If you struggle with paying attention, concentrating, or finishing tasks, you might have undiagnosed attention deficit hyperactive disorder (ADHD). Contrary to popular belief, ADD or ADHD can affect adults as well, and up to 80% of adults with ADD/ADHD may go undiagnosed because they don't realize that it's a possible diagnosis for them or that their symptoms match the disorder. If you have been dealing with concentration problems or an abundance of restless energy, read about types of ADHD in adults and the symptoms of each to discover if your problems might fit this diagnosis.
This type of ADHD focuses on people who specifically have the most trouble focusing, but don't necessarily have any of the high-energy symptoms that people tend to expect with ADHD. Because there are so few markers of typical hyperactivity, people with symptoms from this category may be less likely to receive a diagnosis, or it may take longer for the correct diagnosis to be reached.
To diagnose an adult with inattentive type ADHD, they must have experienced five symptoms of ADD in adults since age 12 or before. Somebody will inattentive type ADHD may:
Have problems with organization of belongings, tasks, and time management
Have problems sustaining attention in both work and leisure
Become sidetracked and fail to finish chores or other tasks
Be easily distracted by small things or thoughts
Frequently lose important things
Not listen when spoken to
Be forgetful in daily life
The hyperactive-impulsive type of ADHD is where the symptoms of high energy and constant movement occur. This is the typical idea of ADHD, in which somebody has trouble sitting still without some sort of movement.
Like inattentive type, for an adult to be diagnosed with the hyperactive-impulsive type ADHD, they need to have suffered from five of these symptoms since before age 12. Somebody with this type of ADHD is likely to:
Leave their seats in unexpected or inappropriate places and times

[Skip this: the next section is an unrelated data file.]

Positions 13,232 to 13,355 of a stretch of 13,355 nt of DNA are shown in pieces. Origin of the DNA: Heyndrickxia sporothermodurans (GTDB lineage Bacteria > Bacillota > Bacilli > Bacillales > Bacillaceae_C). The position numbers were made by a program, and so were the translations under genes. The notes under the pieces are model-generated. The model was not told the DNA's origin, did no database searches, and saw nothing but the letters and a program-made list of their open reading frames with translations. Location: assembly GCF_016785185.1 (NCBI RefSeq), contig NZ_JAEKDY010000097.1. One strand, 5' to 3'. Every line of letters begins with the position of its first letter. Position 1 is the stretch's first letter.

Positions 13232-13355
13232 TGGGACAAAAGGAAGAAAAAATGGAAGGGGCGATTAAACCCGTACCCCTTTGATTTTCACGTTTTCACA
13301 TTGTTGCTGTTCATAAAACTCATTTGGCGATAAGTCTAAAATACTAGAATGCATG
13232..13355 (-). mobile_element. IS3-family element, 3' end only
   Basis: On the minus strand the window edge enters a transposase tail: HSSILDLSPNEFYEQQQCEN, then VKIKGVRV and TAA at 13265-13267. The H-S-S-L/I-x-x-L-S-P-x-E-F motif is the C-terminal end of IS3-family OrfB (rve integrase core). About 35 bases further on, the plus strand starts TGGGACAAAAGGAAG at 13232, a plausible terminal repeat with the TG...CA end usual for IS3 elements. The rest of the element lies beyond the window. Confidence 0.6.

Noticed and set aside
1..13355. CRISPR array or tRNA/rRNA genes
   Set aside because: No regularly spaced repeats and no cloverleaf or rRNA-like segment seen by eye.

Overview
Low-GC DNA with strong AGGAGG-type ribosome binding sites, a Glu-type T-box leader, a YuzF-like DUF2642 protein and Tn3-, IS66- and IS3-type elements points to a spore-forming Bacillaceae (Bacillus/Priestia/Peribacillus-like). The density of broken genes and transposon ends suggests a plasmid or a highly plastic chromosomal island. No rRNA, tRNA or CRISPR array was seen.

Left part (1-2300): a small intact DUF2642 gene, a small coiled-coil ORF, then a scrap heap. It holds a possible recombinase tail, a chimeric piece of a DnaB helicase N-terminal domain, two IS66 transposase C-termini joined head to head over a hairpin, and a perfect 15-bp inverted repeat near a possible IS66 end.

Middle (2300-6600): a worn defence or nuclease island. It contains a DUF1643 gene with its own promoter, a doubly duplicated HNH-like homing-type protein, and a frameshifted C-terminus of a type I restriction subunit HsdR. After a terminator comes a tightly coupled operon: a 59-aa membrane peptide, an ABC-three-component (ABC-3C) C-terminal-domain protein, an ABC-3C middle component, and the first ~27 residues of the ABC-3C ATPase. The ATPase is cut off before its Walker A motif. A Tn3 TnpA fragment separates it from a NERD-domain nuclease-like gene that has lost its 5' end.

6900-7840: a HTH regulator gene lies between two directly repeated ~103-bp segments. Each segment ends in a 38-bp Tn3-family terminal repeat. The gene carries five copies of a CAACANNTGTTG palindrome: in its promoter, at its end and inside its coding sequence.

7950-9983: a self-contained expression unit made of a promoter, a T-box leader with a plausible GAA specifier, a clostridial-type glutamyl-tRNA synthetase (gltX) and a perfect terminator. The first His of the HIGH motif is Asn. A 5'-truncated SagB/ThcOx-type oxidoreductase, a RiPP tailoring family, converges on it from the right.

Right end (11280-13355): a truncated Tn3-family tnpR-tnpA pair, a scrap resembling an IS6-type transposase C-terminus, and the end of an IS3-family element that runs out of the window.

Intrude on others in conversations or other tasks
Be constantly in motion or “on the go”
Have difficulty waiting their turn
There is also a combined type of ADHD, in which somebody suffers from both inattentive and hyperactive-impulsive type ADHD. To be diagnosed with combined type, you will need to have five symptoms from each list of adult ADD symptoms, so 10 symptoms in total.
Keep in mind that matching your experience to the symptoms on this list is not an official diagnosis, and that a qualified professional must be the one to determine whether you are experiencing ADHD. Additionally, there are other diagnoses that may explain these symptoms, so undergoing tests to rule out other conditions is crucial to receiving the correct diagnosis.
Knowing these symptoms may help your decide whether you need to visit a doctor to receive a diagnosis. To learn more about improving concentration difficulties, read about the benefits of vitamins for difficulty concentrating.
- Center for Disease Control. (2016).Attention-Deficit / Hyperactivity Disorder (ADHD). Retrieved May 23, 2017 from https://www.cdc.gov/ncbddd/adhd/diagnosis.html
- Medline Plus. (2016). Attention deficit hyperactivity disorder. Retrieved May 23, 2017 from https://medlineplus.gov/ency/article/001551.htm
- National Institute of Mental Health. (2016). Attention Deficit Hyperactivity Disorder. Retrieved May 23, 2017 from https://www.nimh.nih.gov/health/topics/attention-deficit-hyperactivity-disorder-adhd/index.shtml